From plant-based Beyond Meat to Hey Tea and Gong Cha’s trendy bubble teas, Chinese consumers continue to look for novel and healthy experiences from food and drink products, and UK brands need to do their research before entering the market, writes Sandra Weiss from RedFern Digital
Since the outbreak of Covid-19, there have been several shifts in consumer behaviour and preference in China’s food and drink market. This article looks at some of these trends, providing examples and predictions for the future.
It is important to realise that Chinese customers generally conduct a great degree of research into products prior to purchase. Brands need to ensure that detailed product information is readily available online and in Chinese, such as ingredients and the types of certifications that either the brand or product has received.
The health revolution
Although Chinese consumers have long been on a trajectory towards healthier diets, Covid-19 caused the focus on health to skyrocket. Especially among Chinese youth, healthier food and beverage offerings are becoming a core driver, with many looking for keywords like “low fat” and “low sugar”, and “0 fat”, “0 sugar” or “0 calories” in relation to their drinks. Many consumers are now showing an increased willingness to pay premium prices for products that are considered healthy.
The push for healthy products is not just among snacks and beverages, but also for instant or ready-to-eat meals or meal replacement products. More than ever, Chinese consumers are looking at food and ingredient labels prior to purchase and conducting research on each of the ingredients.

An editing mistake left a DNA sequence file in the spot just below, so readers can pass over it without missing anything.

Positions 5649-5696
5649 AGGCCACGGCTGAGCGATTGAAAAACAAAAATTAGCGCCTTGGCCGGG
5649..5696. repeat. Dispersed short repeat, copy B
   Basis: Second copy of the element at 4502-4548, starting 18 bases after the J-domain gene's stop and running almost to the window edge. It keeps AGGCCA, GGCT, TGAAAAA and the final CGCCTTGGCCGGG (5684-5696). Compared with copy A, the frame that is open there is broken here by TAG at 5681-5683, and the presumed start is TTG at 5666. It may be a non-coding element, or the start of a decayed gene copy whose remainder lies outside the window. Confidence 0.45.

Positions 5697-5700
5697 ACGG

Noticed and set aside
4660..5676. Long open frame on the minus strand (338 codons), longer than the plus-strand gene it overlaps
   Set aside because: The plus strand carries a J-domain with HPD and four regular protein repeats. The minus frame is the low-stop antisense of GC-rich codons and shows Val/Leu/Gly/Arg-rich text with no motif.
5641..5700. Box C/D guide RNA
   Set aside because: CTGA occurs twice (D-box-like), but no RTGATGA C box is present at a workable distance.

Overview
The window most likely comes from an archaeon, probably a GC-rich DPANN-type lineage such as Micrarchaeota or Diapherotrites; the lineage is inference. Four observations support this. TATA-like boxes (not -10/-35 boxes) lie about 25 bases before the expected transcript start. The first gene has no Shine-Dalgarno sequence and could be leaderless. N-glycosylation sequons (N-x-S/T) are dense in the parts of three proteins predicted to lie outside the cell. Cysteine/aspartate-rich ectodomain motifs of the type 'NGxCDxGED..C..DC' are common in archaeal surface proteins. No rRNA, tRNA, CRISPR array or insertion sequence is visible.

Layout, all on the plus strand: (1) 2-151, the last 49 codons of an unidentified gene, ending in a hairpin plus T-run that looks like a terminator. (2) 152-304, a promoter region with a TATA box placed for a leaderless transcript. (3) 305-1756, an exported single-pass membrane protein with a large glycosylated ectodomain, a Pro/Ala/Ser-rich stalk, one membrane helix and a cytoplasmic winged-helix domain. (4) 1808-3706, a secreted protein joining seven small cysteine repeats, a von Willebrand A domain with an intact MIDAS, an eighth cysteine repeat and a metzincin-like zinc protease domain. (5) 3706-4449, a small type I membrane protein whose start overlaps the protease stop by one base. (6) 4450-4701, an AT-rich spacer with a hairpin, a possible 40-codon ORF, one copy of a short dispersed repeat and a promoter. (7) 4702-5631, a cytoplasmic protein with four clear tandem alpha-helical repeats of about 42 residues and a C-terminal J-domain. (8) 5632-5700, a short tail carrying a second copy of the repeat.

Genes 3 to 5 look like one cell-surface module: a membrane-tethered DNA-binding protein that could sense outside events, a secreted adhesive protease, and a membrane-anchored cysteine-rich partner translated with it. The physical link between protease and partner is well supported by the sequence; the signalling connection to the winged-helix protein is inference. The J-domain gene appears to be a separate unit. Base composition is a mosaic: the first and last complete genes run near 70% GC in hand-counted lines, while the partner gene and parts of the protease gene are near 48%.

The ‘she’ economy
Over the past several years, China has seen the emergence of the ‘she’ economy. With a higher level of education and income, the more than 400 million Chinese women that are aged between 20-60 years old are increasing their consumption power within the food and beverage market.
Previously, women were often in charge of purchases for the entire family, but now they are becoming more willing to make purchases for themselves. Therefore many brands have begun developing products aimed at perceived female interests, including meal replacement products, zero fat and zero sugar beverages, as well as protein bars and milkshakes among many other offerings.
Plant-based milk alternatives have stepped into the spotlight in China, as more Chinese consumers become familiar with products such as oat milk, almond milk and rice milk. This is in addition to Chinese consumers expanding their view on soy milk, a traditionally popular beverage in China, beyond a simple breakfast item. In fact, the plant-based protein beverages market in China saw an 800% surge in year-on-year growth in 2020.
As cafes have risen in prominence in China, particularly in tier 1 cities, most locations offer milk alternatives, further popularising plant-based milk options. Part of the reason for this surge may be due to increased market education and exposure to Western drinking habits, in addition to the high percentage of Chinese consumers who are lactose-intolerant and prefer to avoid traditional milk.
Over the past decade, China has emerged as a heavy consumer of meat, with Chinese consumers eating 28% of the world’s meat supply and half of its pork. However, plant-based meat alternatives are beginning to make an appearance, slowly growing from a niche phenomenon to a more widely accepted lifestyle decision among Chinese consumers.